Lastly, as I gauge how the winter fitness program worked out for me, I also think it is important to think about what we put in our body. Again, lots of writing out there that refers to proper diet but my main tenants are cut out all the crap and sugar, eat healthy, salads, fruit and vegetables, lean meats when you have to, and generally, give yourself a fighting chance to succeed with your diet. My friend John Cassucio turned me on to Hammer Nutrition products. http://www.hammernutrition.com I use their gels and also a product called FIZZ which you can add to your water bottle or hydration pack to replace electrolytes lost in exercise. I feel better when I use them and it helps as I try to keep the younger guys in sight.  I also use Tru- Niagen, GNC Fish Oil Pills, and MCT oil in my coffee in the morning.  I posted about all of that earlier this winter.

So, yea, I think about things, but in general, once I embark on the activity, I don’t give it much thought. I can still do it for the most part and I don’t feel much different as I have aged. You should not either and instead of some people we know who have one foot in the grave and one on a banana peel, we can get excited and look forward to another season of fun and good health. Thanks for reading and start slow and taper off. LOL!!!

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Interaction Begins with A Warm Glazed Donut

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So it was my turn to supply the donuts. Bob Potter was so gracious for the last couple of weeks to furnish the donuts for our group at Laurel Mountain on Saturday mornings. I thought I better step up and stop at the Pie Shoppe in Laughlintown to get the warm, glazed donuts and they were received at our table in the lodge with enthusiastic smiles. You see, our group at Laurel interacts with several other groups to form what we lovingly call our little private club in the middle of the Laurel Highlands. As the group munched on the donuts and drank coffee waiting for the lift to open, our view of the Ligonier Valley was sunny and spectacular. I really look forward to being with our group on Saturday mornings not only to ski, but to chat about the pending conditions and the day ahead, and also to find out how everyone’s week went.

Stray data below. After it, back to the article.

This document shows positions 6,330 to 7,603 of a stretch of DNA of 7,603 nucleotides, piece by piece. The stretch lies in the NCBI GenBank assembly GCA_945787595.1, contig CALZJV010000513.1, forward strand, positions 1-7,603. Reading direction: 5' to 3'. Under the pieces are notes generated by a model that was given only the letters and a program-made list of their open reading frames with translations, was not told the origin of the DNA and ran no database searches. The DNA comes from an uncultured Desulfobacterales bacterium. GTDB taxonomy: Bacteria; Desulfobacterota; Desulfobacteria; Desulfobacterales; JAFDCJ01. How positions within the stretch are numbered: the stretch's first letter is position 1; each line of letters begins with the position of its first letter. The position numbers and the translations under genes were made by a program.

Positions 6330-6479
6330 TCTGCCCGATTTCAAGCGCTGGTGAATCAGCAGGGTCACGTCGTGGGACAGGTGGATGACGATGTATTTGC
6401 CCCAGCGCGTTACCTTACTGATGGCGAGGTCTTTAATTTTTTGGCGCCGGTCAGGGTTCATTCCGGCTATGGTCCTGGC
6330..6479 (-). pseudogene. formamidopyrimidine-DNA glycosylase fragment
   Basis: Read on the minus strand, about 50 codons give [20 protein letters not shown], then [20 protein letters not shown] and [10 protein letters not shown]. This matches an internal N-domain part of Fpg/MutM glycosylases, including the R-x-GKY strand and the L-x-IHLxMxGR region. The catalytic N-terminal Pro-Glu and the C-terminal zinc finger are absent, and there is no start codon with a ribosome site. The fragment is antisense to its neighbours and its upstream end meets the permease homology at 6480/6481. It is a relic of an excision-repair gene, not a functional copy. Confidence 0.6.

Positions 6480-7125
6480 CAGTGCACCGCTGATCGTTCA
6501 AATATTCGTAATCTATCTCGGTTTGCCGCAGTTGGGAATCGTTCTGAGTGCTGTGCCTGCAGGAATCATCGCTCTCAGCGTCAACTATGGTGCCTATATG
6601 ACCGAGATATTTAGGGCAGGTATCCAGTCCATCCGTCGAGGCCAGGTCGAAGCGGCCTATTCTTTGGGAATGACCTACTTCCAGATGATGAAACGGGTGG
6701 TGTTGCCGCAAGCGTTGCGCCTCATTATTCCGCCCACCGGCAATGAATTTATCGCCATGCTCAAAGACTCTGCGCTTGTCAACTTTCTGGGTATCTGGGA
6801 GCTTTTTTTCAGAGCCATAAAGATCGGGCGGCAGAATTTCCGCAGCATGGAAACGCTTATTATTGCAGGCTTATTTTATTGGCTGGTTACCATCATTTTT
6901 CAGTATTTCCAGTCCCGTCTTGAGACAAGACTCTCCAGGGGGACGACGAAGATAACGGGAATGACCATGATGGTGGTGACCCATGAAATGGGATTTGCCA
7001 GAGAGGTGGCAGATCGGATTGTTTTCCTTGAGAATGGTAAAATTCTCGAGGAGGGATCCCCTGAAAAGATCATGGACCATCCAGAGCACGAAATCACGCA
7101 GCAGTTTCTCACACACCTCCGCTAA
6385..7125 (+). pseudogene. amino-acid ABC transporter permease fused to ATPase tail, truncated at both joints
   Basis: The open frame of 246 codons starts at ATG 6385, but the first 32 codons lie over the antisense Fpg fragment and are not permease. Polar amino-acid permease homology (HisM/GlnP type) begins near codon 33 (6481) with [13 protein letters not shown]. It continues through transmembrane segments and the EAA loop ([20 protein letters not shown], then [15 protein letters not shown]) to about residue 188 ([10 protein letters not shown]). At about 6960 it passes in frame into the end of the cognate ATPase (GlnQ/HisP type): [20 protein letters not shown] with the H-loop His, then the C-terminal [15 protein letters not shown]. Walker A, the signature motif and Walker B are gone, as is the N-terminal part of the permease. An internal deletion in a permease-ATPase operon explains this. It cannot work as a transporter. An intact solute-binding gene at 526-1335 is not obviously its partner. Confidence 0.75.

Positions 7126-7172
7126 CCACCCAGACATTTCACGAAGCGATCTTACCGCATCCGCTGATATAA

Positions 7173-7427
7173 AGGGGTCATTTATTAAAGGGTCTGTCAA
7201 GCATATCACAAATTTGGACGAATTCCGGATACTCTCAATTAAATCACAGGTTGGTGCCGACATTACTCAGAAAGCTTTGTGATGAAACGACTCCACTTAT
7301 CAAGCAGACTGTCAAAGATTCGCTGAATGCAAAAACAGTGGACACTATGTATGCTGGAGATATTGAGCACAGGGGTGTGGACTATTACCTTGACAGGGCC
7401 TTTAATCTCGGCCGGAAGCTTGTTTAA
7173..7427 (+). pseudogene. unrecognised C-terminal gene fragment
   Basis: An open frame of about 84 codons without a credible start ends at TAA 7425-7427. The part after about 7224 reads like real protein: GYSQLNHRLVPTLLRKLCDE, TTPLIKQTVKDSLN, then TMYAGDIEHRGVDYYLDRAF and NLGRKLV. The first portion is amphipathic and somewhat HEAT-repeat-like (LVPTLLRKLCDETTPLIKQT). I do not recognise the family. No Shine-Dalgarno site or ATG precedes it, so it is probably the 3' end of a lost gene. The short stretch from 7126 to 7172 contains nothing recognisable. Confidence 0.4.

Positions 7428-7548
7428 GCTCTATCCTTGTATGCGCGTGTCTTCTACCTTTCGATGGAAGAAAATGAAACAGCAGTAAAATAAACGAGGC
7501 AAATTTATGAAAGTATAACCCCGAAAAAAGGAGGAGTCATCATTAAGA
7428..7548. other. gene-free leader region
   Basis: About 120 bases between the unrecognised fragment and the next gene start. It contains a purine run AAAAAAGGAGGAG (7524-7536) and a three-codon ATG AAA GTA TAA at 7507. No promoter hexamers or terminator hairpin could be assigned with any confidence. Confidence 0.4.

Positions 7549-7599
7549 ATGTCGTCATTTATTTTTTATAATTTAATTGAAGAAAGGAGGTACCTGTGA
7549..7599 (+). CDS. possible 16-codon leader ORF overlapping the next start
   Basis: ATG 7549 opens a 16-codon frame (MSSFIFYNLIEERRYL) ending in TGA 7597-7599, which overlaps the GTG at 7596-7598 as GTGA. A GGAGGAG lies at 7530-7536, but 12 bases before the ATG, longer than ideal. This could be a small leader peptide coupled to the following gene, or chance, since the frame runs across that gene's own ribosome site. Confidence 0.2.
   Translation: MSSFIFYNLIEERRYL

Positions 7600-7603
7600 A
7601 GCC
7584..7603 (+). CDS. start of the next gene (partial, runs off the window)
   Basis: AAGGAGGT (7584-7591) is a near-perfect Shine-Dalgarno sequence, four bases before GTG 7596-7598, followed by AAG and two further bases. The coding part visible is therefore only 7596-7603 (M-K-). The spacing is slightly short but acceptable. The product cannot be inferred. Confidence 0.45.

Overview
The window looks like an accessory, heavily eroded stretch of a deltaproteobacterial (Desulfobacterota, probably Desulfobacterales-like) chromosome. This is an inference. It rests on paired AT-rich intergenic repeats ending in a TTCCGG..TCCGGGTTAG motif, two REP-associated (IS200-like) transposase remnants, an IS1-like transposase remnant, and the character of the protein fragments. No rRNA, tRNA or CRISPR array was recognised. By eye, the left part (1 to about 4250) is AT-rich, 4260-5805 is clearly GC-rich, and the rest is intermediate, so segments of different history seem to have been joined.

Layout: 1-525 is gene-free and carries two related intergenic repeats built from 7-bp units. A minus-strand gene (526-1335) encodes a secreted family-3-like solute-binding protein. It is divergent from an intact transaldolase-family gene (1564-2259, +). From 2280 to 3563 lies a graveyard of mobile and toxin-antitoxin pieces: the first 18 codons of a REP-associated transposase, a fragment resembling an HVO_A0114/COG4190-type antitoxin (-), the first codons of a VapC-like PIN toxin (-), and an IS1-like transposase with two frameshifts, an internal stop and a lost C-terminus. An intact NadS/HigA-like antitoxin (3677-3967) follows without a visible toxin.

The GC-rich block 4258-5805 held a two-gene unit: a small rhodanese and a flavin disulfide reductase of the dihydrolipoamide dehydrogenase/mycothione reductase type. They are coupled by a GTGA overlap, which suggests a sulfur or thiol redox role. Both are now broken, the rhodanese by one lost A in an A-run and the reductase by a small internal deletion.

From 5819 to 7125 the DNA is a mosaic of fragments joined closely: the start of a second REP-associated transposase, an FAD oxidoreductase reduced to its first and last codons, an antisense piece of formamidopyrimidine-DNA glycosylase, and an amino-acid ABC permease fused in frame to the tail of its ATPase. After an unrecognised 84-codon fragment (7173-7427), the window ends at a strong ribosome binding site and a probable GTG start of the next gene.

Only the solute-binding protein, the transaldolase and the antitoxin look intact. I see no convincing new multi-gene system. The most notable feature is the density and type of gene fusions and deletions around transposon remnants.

The interesting thing is that you can write about the good times at Laurel, post on Facebook which can give you a thumbnail sketch in time of what happens, but it is nothing like personally experiencing the skiing, the mountain, the employees and especially our friends. The interaction is wonderful and we all look forward to seeing each other.

Switching lanes a little bit, personal interaction seems to be waning these days. I am kind of old school in that I call my friends and make it a point to get together with them. Local friends and out of town friends too. If someone is sick I send a card or visit, in short, I believe that personal interaction is so crucial in maintaining friendships. You have to see someone face to face to really gauge their feelings. If they are happy or sad, you can see it if you are with them. Sure, you can text because it is quick, and you can post on Facebook for those who you don’t see often, but social media pales in comparison to seeing your friends smile when you personally interact with them. That is losing ground today. I see it in the workplace. I tell the young folks all the time, don’t send emails back and forth, if you have an issue, pick up the phone and talk to the person. I spent 21 years with my current company building relationships. I took the time to visit suppliers and distribution center purchasing contacts. I would take them to lunch and dinner, hack around a golf course with them, and even ski with a few of them. Most of them became my friends not just because of business, but because I cared about them. If there was an issue, we could talk about it, solve it, and move on. You don’t get that kind of relationship texting or emailing. I have developed long standing friendships in the business world because I made it a point to care about their issues and how we could service them better. They jokingly call me the Director of Happiness to this day. I may not be the brightest bulb in the halls of Armada Supply Chain Solutions, but I do care about our customers.